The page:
by Brian Mahany
It’s never too late to become a felon and head to prison. Just ask Marlyn Hinders of Colorado. According to published reports, the 72 year old was sentenced to 21 months in federal prison for “corruptly endeavoring to impede and obstruct the due administration of the Internal Revenue Code”. A review of the court records and sentencing memorandums reveals that Hinders hid money in a Costa Rican account and failed to disclose the account.
Opening foreign accounts is completely legal, unless you fail to tell Uncle Sam about the account and use the account to evade taxes. Prosecutors say that he used a nominee account to further conceal his crime. Nominee accounts are bank accounts opened in someone else’s name or under a fictitious name.
We often see Costa Rican, Panamanian and other foreign lawyers advertising assistance in setting up foreign bank accounts. For a fee, they will establish a foreign corporation and then open an account in the name of the new entity. Often they will offer to receive bank statements so that there is no trail of accounts statements being mailed to the US.
The plan sounds great, but often it doesn’t work. Information in foreign countries can be obtained fairly cheaply. That includes foreign account information. No foreign lawyer is likely to lose his or her law license to protect some American.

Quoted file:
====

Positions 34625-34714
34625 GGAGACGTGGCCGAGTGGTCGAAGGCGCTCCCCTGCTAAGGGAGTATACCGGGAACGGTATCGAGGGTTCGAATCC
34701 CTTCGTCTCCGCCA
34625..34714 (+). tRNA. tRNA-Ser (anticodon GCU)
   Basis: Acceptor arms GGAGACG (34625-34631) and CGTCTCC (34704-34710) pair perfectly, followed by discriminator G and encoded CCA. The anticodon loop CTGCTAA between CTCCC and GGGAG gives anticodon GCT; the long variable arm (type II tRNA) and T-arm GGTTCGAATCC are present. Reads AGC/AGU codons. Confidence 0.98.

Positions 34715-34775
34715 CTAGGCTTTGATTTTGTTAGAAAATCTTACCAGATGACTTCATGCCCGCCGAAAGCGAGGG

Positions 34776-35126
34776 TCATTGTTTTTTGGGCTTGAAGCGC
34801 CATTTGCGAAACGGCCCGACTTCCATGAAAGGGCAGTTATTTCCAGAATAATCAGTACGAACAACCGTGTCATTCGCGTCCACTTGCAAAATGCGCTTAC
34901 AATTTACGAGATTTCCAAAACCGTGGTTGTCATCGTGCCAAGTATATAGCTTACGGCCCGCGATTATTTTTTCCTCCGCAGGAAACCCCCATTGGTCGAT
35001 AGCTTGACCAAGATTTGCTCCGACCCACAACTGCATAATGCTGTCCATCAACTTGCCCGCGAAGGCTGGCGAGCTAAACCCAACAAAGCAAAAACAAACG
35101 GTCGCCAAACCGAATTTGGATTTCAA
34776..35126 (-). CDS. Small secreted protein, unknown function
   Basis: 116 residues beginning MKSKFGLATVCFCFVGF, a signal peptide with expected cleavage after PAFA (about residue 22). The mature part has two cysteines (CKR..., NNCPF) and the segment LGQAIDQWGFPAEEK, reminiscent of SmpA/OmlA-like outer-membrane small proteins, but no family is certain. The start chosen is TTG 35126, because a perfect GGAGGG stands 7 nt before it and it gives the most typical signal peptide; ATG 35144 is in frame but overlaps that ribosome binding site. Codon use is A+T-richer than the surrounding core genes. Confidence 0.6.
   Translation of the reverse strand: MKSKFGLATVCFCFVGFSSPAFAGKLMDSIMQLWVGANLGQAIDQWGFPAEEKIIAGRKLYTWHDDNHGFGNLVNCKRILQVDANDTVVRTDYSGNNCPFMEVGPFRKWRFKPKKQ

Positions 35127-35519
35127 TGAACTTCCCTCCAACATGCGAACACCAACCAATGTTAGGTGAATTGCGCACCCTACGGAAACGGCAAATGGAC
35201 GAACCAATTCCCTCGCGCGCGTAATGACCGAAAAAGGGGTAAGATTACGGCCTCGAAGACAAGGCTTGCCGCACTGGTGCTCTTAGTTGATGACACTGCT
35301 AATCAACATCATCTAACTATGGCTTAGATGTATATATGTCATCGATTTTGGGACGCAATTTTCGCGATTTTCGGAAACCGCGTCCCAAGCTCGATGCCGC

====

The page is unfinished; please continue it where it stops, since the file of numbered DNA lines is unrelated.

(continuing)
Foreign accounts need to be reported annually to the IRS using an FBAR form (Report of Foreign Bank and Financial Account). Individuals may also have additional reporting requirements under the new FATCA legislation. Although use of nominee accounts and phony account names may protect some from detection, plan on serious felony charges if caught.
Most people with unreported accounts simply don’t know the law. But hide the money under a phony name and there is no convincing the IRS that your actions are anything but willful. The IRS views nominee accounts as an affirmative act of tax evasion.
If you have unreported accounts and are worried about prosecution, there is a window of opportunity. Currently the IRS is offering an amnesty program for unreported foreign accounts. Called the Offshore Voluntary Compliance Program (or “OVDI”), the program can help taxpayers avoid prison and outrageous penalties. If you are interested in the amnesty, act quickly. The IRS operates on a first contact policy. If they find you first, amnesty is not an option.
Want more information? Contact the tax lawyers at Mahany & Ertl. We assist taxpayers with a wide variety of foreign reporting services including FBARs, FATCA, OVDI, amnesty, voluntary disclosures and foreign gift, partnership and corporate reporting. We also offer extensive experience in defending criminal tax investigations and preventing the indictment of our clients.
For more information, contact attorney Brian Mahany at (414) 704-6731 (direct) or by email at All inquiries are kept strictly confidential.
Mahany & Ertl – America’s Tax Lawyers. Offices in Milwaukee, Wisconsin; Detroit, Michigan; Portland, Maine & Minneapolis, Minnesota. IRS services available worldwide.